Kiwi Music Star Creates New Business Model
Posted by Fleur Revell
With her latest album, The Great Heart Robbery, Kiwi music star creates new business model for the music industry.
Sarah Brown is releasing her new album under her own record label to avoid the decreasing profit margin attached to signing with a record label. Brown says this move will improve the financial income as well as allowing her complete creative control.
In an evolving music industry where digital downloads have reduced distribution costs along with profit margins for artists signed with record labels, one of New Zealand’s rising music stars is taking advantage of lower production overheads, by adopting a business model which allows her to sell direct to consumer and music retailers.
Award winning artist, Sarah Brown, will release her album The Great Heart Robbery, under her own record label, Boomusic in a bid to improve shrinking profit margins due to growing music downloads.
It will be the second album she’s released under this label and along with the improved financial outcomes; she says it allows her complete creative control.
“If you’re going to sign with a major label to ever see a cent you have to become a really big artist. So much money gets tipped into the ‘black hole’ and if for some reason you don’t ‘make it’ you are left with nothing but a big fat debt and lose on any possibility of any future projects,” says Brown.
Brown, who juggles her music career with a part-time teaching role at a local school and her new job as a first-time mum has made the Central Hawkes Bay her home. A lifestyle choice she says that would not be open to her if she signed with a major label.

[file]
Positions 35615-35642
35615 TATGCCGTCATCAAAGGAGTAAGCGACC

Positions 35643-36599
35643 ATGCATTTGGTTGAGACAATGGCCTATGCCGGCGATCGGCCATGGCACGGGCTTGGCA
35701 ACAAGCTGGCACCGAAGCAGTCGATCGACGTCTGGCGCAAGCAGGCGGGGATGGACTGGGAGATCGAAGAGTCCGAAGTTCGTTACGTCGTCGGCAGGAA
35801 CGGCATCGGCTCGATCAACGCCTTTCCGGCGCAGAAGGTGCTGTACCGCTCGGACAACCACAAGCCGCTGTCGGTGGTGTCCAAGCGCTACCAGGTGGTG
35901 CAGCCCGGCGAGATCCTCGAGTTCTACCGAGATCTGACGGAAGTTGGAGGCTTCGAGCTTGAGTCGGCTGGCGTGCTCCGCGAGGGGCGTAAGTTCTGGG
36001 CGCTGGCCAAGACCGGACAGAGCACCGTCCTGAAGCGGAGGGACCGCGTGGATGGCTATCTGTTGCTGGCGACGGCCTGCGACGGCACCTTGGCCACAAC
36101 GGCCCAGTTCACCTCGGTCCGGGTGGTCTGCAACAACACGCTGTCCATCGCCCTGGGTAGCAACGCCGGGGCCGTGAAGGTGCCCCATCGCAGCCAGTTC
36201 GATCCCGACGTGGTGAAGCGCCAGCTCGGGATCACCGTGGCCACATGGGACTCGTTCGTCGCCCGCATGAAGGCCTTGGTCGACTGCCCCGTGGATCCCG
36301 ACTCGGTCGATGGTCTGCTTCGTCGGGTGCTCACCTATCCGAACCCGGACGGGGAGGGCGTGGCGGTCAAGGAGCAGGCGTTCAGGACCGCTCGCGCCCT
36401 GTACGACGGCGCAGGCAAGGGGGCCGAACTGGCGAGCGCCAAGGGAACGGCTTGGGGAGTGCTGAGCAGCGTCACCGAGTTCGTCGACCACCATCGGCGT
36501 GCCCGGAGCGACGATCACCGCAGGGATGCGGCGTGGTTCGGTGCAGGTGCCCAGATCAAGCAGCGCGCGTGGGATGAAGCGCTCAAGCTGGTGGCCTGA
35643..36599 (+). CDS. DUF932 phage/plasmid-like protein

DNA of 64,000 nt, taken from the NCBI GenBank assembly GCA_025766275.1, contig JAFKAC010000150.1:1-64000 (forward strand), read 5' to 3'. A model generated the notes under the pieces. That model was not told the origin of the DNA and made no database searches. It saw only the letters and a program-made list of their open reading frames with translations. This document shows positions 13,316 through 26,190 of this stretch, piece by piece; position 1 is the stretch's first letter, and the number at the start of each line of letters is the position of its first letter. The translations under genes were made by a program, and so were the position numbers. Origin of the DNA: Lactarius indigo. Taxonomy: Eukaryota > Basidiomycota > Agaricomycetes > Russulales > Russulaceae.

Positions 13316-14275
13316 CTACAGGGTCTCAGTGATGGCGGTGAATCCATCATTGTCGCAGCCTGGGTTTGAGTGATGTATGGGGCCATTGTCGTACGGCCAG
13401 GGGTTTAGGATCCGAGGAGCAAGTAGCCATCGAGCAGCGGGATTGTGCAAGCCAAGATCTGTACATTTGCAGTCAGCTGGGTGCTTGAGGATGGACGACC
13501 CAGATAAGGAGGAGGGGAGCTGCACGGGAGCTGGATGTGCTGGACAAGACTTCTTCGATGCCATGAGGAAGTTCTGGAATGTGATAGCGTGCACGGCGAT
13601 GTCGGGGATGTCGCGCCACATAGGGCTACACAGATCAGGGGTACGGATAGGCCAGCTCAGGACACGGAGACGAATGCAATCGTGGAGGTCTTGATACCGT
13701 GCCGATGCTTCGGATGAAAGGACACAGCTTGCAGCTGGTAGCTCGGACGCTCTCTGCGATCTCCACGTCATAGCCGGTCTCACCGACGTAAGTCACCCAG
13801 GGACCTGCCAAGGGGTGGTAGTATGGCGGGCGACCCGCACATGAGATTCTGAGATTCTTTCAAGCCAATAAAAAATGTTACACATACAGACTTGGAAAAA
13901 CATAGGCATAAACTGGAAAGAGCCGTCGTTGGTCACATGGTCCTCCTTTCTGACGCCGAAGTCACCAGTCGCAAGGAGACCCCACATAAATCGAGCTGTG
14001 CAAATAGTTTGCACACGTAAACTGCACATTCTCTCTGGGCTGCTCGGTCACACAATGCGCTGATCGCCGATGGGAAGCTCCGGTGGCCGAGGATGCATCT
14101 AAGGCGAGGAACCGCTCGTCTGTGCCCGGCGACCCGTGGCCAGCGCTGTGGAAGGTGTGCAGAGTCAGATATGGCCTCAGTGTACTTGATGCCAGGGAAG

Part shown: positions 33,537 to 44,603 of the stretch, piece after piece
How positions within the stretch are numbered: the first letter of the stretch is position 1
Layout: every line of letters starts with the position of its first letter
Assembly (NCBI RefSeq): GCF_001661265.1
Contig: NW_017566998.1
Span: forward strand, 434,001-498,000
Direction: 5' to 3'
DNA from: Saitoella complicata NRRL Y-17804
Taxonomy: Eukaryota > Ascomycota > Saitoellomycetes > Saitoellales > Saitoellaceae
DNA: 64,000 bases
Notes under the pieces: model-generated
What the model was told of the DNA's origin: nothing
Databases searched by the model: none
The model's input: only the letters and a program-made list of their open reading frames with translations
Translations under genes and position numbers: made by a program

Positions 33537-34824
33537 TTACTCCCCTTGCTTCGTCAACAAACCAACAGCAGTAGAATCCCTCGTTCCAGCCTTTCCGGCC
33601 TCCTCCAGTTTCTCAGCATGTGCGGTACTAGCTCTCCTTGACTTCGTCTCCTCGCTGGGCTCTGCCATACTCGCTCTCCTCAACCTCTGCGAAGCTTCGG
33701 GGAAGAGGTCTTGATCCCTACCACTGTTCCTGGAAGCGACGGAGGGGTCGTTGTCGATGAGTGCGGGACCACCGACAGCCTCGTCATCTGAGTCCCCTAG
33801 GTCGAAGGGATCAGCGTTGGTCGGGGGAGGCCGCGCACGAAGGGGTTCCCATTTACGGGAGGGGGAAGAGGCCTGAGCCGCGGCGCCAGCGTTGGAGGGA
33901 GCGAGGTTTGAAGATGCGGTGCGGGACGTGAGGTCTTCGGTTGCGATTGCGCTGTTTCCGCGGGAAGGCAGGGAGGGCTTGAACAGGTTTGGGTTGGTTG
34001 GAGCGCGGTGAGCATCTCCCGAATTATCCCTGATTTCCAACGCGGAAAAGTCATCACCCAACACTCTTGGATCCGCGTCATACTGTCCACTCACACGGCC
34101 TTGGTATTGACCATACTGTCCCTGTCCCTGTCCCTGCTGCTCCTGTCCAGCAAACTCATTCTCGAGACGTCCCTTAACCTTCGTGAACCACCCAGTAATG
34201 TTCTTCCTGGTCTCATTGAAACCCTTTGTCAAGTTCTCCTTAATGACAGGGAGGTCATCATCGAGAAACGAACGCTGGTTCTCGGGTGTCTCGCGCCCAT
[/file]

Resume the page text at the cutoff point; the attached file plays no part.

“I just didn’t want to be on the road all the time, under pressure from a big company. Obviously it is tougher to some extent, but it’s also rewarding. Yes traditional labels do have networks, contacts, resources and experience which is of course a huge advantage but if you have access to all of that and still can’t make a living and enjoy life then really what is the point?”
Brown says the industry reaction to her decision to go it alone has been mixed but that NZ on Air had been a huge source of support.
“Music is absolutely one of the hardest industries to get into but luckily enough in NZ we have opportunities you just don’t get in bigger countries. I do get a huge amount of satisfaction every time someone says ‘yes’ or that they like the album and I’ve had a lot of doors open lately.”
The Great Heart Robbery was written over several years when Brown took time out in an isolated cottage in the Marlborough Sounds, accessible only by boat, and in a sleepy village in the south of France.
Brown says as the title of the album suggests, The Great Heart Robbery is a collection of love songs.
“Each song on the album is a song about love in some way,” she says. “Whether it be about a past love or the love of a family member, there’s that strong theme that runs its way through it.”
Recording of the album took Brown to Sydney, where she worked with celebrated music producer Tony Buchen, as well as a collection of experienced session musicians and the strings section of the Sydney Symphony Orchestra.
Recording took six weeks at Electric Avenue and 301 Studio and resulted in 11 tracks that take listeners on an eclectic yet cohesive journey. It was then sent to New York City to be mastered by Chris Gehringer at Sterling Sound, who has worked with acclaimed artists such as Madonna, Christina Aguilera, Joss Stone and Jewel.
As well as the creative process Sarah is also heavily involved in logistics, she’s currently planning The Great Heart Robbery nationwide tour with her five piece band.
For more information, or to purchase a copy of The Great Heart Robbery, visit www.sarahbrown.co.nz.